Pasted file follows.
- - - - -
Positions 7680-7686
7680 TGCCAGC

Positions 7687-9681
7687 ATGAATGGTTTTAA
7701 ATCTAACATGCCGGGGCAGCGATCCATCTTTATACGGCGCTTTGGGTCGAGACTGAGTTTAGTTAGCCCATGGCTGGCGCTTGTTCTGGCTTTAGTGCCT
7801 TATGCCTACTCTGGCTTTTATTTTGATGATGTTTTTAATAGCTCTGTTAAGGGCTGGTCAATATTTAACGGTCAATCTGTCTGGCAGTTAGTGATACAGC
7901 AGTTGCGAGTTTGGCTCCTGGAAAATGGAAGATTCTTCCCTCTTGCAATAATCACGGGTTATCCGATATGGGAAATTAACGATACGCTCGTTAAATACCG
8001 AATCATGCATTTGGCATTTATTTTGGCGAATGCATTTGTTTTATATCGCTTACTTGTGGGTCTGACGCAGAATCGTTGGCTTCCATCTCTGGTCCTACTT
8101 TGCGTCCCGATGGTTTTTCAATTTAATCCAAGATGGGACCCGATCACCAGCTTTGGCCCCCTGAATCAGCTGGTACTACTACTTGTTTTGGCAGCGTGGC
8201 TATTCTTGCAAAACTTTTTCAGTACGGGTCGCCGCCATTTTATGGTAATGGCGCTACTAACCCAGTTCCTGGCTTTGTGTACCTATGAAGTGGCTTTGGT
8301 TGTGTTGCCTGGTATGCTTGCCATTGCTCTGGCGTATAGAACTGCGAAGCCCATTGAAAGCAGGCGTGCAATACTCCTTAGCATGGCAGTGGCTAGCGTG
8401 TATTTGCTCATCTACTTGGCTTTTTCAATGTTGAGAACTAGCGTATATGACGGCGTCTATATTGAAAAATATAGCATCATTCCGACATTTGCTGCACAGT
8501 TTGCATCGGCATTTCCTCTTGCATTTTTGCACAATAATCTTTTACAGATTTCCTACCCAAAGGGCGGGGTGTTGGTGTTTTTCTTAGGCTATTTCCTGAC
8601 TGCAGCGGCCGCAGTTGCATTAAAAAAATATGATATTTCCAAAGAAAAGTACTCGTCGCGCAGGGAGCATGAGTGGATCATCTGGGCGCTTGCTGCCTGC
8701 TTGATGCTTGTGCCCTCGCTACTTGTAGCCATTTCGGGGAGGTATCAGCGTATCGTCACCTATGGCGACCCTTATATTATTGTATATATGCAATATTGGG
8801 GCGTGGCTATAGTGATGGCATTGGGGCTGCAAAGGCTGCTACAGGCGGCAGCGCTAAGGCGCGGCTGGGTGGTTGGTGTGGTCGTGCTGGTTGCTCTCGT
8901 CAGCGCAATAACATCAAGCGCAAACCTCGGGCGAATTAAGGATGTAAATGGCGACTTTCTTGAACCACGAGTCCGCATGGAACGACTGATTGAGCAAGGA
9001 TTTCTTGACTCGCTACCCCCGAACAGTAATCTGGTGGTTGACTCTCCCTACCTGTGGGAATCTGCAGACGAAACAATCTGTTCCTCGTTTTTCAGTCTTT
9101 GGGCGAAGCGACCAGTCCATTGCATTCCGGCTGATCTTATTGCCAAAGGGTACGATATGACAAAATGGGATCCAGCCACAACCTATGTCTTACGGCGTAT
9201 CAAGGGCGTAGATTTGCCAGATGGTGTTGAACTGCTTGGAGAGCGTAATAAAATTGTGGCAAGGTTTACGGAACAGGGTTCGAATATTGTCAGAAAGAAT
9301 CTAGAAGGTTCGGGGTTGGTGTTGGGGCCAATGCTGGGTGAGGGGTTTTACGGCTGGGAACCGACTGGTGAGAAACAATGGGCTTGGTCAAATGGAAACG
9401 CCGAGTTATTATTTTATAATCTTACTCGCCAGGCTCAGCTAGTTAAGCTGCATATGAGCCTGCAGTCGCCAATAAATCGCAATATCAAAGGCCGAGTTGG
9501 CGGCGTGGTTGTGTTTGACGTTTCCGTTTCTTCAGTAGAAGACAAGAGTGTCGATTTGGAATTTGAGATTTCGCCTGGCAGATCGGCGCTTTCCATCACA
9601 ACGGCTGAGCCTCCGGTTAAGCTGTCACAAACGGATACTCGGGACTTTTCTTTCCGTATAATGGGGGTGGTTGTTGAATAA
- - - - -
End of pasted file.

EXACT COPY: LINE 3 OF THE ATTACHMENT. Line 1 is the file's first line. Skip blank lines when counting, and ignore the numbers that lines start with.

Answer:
Positions 7687-9681